Phishing for Nazis
Conspiracies, Anonymous Communications and White Supremacy Networks on the Dark Web
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An evidence-based, undercover study of neo-Nazi communities on anonymous online platforms, Phishing for Nazis helps shine a light on the dark web – unveiling how hatred and conspiracies spread and thrive online, how white supremacy is becoming increasingly prominent, and how online manifestations of hate radicalize people into taking ‘real world’ action such as shooting sprees. Phishing for Nazis is unique as it incorporates undercover cyber-ethnography, a method frequently used by law enforcement and intelligence agencies, unlike traditional academic studies of racism or social behavior that rely on secondary sources or surveys, to discover how extremists find shelter online.
This book demonstrates how race issues translate online, contributing to the field of cyber communication as it details why and how people communicate and manage entire communities without knowing one another, and contributes to public policy, regulators, and technology companies as they deal with the practice of online anonymity and extremism.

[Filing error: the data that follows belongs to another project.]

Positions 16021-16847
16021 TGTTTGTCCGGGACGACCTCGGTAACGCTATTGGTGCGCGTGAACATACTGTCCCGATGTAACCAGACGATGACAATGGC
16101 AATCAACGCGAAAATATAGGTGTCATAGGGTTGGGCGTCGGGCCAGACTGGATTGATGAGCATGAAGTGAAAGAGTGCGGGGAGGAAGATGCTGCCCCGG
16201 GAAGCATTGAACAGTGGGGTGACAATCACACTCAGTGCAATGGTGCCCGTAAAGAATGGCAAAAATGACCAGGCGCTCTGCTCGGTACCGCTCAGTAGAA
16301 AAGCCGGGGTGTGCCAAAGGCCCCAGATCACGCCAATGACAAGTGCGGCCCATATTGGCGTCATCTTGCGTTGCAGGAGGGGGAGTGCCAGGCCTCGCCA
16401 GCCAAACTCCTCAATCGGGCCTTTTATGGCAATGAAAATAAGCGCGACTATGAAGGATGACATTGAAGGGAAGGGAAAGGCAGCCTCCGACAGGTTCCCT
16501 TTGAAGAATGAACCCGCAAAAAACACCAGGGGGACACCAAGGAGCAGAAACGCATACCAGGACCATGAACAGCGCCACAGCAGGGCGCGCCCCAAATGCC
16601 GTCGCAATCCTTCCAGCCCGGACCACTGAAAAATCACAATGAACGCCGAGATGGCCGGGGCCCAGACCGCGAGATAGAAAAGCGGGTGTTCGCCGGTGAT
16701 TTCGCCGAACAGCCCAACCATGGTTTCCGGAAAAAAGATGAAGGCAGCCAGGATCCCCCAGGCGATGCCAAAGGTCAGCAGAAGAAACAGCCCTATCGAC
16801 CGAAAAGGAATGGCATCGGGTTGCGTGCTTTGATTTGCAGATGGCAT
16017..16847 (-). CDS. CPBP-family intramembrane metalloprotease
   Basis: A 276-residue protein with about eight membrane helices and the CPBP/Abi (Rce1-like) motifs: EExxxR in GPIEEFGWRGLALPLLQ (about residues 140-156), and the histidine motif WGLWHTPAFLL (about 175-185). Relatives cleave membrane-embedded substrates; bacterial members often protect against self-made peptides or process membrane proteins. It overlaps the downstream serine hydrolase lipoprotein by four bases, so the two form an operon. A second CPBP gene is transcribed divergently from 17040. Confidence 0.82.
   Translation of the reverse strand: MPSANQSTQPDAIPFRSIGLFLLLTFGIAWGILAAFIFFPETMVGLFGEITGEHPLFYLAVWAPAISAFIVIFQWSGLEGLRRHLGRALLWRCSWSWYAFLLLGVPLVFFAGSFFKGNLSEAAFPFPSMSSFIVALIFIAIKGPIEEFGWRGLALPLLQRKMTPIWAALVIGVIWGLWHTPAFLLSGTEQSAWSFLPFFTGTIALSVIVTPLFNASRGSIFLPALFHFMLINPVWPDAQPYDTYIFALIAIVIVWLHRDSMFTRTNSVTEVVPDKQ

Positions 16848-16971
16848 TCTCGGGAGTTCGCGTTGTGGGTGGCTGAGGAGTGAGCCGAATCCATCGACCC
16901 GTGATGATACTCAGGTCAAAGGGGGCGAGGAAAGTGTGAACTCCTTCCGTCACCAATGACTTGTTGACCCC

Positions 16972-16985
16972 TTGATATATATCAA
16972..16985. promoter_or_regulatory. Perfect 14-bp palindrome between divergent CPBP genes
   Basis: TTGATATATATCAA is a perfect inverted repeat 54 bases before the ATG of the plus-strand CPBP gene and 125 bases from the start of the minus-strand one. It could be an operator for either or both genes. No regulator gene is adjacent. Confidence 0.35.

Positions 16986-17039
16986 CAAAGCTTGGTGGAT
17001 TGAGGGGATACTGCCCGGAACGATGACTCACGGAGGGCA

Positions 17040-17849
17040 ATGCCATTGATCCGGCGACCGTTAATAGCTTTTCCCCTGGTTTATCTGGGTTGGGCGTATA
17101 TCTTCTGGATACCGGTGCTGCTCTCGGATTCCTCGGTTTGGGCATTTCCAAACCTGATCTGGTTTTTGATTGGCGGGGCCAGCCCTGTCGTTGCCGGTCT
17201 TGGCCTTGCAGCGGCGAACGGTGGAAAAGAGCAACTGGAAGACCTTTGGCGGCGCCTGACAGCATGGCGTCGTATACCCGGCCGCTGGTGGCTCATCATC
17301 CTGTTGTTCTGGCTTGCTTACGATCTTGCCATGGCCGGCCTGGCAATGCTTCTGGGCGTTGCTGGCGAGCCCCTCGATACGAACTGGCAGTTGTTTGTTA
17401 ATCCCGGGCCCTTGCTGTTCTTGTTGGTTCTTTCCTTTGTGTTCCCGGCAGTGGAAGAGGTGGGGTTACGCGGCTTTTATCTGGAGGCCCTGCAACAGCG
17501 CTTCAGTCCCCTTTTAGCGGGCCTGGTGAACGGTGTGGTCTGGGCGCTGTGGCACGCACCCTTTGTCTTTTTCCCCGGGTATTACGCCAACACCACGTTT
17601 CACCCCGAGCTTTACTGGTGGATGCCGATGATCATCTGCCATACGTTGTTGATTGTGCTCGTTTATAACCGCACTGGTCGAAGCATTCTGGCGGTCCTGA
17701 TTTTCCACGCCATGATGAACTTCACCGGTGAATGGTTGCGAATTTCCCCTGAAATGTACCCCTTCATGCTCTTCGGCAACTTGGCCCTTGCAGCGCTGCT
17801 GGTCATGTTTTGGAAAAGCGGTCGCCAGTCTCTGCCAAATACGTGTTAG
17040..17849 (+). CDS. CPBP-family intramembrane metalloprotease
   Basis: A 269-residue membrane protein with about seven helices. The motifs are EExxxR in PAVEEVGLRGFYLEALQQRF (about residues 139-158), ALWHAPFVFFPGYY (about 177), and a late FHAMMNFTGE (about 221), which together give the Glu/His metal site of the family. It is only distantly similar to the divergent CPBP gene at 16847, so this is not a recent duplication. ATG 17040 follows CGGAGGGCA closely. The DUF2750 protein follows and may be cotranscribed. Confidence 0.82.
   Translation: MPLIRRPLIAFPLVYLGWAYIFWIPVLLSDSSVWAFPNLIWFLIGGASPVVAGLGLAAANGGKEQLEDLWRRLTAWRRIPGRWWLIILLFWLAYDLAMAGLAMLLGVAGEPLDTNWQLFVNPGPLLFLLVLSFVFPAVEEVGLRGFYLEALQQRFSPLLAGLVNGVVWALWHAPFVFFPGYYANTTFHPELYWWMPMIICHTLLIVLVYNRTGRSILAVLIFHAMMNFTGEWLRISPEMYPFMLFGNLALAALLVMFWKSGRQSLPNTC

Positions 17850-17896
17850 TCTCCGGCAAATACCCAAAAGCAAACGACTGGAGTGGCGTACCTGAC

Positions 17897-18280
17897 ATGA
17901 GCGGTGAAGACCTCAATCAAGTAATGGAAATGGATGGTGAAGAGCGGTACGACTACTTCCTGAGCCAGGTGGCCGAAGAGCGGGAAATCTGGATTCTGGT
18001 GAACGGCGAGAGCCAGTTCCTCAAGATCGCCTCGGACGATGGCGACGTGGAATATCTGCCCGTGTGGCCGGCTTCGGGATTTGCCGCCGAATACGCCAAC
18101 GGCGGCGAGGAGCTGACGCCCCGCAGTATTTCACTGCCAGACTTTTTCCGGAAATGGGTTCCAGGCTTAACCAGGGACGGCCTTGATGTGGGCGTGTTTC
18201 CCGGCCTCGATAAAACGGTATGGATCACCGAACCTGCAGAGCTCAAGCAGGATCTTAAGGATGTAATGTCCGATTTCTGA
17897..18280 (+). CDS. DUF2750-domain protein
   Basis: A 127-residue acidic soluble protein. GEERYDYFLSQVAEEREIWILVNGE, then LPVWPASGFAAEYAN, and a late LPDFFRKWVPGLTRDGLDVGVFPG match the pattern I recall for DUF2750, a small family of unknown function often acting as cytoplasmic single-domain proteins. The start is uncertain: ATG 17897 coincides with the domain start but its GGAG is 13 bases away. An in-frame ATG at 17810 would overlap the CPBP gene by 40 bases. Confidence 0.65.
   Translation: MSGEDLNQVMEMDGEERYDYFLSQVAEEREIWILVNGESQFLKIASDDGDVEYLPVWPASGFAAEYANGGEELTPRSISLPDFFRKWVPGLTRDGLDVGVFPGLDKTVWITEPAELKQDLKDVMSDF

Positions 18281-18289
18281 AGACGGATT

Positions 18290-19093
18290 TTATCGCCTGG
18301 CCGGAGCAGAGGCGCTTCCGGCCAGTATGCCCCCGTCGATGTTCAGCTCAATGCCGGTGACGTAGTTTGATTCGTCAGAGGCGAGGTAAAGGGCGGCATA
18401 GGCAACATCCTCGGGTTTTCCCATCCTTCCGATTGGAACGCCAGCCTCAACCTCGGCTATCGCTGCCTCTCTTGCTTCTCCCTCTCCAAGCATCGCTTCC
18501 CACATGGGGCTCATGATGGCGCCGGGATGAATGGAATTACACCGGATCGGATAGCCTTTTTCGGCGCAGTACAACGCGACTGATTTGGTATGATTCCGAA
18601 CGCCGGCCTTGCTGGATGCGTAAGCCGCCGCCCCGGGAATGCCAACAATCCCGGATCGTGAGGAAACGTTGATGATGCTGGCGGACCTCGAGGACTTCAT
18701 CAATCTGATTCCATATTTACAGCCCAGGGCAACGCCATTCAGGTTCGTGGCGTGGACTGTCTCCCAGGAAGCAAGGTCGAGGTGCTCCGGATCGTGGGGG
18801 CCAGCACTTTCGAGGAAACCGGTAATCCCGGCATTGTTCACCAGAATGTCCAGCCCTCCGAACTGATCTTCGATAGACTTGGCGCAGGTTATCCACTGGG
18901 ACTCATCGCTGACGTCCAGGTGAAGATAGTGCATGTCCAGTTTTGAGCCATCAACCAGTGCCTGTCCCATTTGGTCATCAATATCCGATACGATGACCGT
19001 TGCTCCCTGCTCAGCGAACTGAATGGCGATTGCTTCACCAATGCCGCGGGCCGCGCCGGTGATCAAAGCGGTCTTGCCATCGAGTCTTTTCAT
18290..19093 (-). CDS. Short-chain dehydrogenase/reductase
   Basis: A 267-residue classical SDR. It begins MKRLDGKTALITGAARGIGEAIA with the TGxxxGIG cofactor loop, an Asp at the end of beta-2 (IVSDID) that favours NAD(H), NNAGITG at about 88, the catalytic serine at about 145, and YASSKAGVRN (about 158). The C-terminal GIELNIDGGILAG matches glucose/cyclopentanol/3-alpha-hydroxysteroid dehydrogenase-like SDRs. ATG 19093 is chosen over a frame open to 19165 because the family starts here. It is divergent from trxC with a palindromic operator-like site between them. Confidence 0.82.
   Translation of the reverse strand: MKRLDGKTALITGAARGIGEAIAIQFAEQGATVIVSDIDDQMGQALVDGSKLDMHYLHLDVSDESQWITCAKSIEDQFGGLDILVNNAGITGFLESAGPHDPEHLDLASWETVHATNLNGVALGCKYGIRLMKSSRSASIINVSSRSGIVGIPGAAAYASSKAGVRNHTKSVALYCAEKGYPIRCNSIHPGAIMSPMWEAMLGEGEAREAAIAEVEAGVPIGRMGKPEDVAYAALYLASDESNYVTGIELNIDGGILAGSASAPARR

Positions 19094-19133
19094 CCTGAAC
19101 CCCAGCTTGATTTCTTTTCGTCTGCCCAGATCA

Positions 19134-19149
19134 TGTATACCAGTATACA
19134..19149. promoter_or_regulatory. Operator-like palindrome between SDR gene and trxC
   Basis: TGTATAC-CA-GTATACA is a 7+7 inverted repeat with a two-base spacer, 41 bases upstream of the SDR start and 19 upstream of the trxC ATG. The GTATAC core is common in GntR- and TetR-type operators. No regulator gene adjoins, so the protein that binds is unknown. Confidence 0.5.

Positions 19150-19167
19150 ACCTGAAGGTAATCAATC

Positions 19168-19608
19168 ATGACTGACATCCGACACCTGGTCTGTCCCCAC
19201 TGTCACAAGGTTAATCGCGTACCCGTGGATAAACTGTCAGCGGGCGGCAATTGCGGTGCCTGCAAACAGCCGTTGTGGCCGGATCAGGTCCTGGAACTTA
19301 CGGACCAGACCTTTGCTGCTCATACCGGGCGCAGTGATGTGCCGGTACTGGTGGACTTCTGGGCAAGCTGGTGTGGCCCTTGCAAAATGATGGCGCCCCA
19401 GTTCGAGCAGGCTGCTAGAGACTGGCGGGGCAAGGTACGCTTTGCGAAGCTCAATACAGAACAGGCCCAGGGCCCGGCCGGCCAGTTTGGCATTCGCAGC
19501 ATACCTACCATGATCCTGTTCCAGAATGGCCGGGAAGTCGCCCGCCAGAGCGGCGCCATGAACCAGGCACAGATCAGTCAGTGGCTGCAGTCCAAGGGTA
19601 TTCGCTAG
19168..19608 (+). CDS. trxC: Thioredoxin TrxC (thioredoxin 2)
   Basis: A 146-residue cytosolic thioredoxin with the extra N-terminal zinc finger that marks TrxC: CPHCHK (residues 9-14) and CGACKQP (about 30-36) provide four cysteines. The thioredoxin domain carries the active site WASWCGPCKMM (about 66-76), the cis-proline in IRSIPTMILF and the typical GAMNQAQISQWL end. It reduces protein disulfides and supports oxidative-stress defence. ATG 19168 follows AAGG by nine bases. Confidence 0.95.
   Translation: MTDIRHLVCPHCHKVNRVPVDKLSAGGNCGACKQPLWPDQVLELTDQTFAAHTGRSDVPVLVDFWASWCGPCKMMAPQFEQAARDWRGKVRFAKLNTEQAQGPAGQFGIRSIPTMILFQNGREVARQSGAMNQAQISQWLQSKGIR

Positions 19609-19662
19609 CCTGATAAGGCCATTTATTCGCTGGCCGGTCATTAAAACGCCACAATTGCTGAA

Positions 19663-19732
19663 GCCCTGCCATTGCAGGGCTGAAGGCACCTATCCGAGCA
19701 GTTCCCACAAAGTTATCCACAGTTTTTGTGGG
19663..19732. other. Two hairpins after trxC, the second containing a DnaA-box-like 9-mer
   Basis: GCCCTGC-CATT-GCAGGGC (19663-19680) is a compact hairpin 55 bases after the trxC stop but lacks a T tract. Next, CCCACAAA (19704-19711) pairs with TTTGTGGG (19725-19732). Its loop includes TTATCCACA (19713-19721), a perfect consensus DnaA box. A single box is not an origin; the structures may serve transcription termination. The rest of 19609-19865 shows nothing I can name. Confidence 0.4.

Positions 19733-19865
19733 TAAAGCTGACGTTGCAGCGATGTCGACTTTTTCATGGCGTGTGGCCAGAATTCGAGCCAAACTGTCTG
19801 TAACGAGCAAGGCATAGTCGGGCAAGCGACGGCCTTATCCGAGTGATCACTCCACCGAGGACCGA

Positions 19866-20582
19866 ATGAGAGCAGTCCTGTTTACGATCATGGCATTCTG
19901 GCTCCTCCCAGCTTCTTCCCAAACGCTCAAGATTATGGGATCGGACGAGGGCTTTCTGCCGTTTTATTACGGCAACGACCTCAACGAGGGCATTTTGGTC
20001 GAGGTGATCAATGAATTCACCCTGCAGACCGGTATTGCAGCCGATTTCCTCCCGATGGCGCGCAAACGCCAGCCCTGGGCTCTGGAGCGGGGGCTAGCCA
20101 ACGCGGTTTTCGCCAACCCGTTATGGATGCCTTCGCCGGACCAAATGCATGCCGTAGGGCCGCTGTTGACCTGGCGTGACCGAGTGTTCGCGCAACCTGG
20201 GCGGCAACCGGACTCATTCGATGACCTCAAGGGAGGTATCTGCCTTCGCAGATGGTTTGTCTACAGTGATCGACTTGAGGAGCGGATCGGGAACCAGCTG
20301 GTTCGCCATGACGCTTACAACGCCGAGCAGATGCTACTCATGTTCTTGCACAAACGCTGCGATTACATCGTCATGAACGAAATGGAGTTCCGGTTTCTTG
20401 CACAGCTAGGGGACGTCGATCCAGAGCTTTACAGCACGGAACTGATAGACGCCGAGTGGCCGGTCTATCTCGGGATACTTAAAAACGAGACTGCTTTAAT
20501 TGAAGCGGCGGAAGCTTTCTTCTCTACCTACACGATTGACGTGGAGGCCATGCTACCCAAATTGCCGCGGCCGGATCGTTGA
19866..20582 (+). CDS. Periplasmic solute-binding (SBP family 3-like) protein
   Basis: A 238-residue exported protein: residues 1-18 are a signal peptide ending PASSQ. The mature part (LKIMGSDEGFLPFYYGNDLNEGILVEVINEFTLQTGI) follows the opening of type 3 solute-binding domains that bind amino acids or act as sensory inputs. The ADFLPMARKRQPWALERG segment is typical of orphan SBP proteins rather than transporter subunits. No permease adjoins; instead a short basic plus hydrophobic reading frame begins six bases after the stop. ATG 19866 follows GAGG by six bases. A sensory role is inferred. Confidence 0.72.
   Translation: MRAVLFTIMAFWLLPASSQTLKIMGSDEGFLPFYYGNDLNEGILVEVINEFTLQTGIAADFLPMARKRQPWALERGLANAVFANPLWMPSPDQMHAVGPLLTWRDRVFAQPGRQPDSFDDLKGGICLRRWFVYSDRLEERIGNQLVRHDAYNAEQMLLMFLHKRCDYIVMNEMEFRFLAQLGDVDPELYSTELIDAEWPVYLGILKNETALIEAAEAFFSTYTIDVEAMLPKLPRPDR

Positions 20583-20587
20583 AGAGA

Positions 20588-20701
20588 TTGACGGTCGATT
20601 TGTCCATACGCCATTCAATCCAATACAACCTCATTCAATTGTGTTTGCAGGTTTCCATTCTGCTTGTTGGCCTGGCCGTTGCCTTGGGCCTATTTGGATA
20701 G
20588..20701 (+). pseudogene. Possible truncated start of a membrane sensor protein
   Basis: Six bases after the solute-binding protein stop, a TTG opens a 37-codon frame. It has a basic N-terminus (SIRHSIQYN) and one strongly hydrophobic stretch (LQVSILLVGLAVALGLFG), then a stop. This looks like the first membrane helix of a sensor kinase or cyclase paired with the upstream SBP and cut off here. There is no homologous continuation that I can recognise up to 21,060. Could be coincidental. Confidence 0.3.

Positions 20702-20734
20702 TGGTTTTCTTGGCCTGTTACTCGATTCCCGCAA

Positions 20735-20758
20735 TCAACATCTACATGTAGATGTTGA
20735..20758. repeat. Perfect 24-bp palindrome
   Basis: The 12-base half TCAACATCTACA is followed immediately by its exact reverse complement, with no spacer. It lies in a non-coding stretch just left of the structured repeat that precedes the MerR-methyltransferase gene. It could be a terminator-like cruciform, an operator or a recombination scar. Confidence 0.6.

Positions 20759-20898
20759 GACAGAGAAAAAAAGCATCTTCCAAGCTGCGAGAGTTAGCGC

Table of Contents
1 Introduction, 2 Anonymity and Anonymous Communications, 3 White Supremacy: A Global Concern, 4 Nazi Migration to Anonymous Platforms - The Case of Holocaust Denial, 5 Antisemitism on the Dark Web: Traditional Conspiracies on New Technologies, 6 Online Radicalization: From Words to Actions, 7 Conclusion and Recommendations
Dr. Lev Topor is a senior research fellow at the Center for Cyber Law and Policy at the Haifa University. His main research fields are antisemitism and cyber policies. Topor's latest book, published by Oxford University Press, is titled Why Do People Discriminate Against Jews? (with Jonathan Fox). Topor has published articles for the Journal of Advanced Military Studies, Journal of Contemporary Antisemitism, Israel Affairs, International Journal of Cyber Warfare and Terrorism, among others. Additionally, Topor’s research on the Dark Web won several awards including the annual Robert Wistrich Award from the Vidal Sassoon Center for the Study of Antisemitism and an annual award from the Association of Civil-Military Studies in Israel.